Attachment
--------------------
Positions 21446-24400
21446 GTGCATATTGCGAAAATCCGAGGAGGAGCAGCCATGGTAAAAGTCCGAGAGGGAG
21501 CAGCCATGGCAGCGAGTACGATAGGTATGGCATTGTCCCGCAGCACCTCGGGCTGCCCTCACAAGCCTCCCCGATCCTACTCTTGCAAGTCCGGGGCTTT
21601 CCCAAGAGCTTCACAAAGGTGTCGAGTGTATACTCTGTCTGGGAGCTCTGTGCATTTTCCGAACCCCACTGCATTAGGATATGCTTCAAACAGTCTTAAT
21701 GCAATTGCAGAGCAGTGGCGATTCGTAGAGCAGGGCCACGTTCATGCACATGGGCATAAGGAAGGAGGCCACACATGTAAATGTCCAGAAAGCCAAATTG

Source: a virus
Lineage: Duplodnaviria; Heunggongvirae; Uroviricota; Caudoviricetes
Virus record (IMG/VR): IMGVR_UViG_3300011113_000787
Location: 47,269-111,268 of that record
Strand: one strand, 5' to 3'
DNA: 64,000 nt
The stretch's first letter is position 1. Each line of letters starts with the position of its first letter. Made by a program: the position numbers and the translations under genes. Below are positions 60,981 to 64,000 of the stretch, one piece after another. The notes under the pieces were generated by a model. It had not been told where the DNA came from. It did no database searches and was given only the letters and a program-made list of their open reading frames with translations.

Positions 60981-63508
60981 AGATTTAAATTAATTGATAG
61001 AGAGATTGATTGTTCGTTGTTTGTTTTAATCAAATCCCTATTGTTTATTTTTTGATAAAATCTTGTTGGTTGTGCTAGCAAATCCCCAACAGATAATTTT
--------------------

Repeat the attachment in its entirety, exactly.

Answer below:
Positions 21446-24400
21446 GTGCATATTGCGAAAATCCGAGGAGGAGCAGCCATGGTAAAAGTCCGAGAGGGAG
21501 CAGCCATGGCAGCGAGTACGATAGGTATGGCATTGTCCCGCAGCACCTCGGGCTGCCCTCACAAGCCTCCCCGATCCTACTCTTGCAAGTCCGGGGCTTT
21601 CCCAAGAGCTTCACAAAGGTGTCGAGTGTATACTCTGTCTGGGAGCTCTGTGCATTTTCCGAACCCCACTGCATTAGGATATGCTTCAAACAGTCTTAAT
21701 GCAATTGCAGAGCAGTGGCGATTCGTAGAGCAGGGCCACGTTCATGCACATGGGCATAAGGAAGGAGGCCACACATGTAAATGTCCAGAAAGCCAAATTG

Source: a virus
Lineage: Duplodnaviria; Heunggongvirae; Uroviricota; Caudoviricetes
Virus record (IMG/VR): IMGVR_UViG_3300011113_000787
Location: 47,269-111,268 of that record
Strand: one strand, 5' to 3'
DNA: 64,000 nt
The stretch's first letter is position 1. Each line of letters starts with the position of its first letter. Made by a program: the position numbers and the translations under genes. Below are positions 60,981 to 64,000 of the stretch, one piece after another. The notes under the pieces were generated by a model. It had not been told where the DNA came from. It did no database searches and was given only the letters and a program-made list of their open reading frames with translations.

Positions 60981-63508
60981 AGATTTAAATTAATTGATAG
61001 AGAGATTGATTGTTCGTTGTTTGTTTTAATCAAATCCCTATTGTTTATTTTTTGATAAAATCTTGTTGGTTGTGCTAGCAAATCCCCAACAGATAATTTT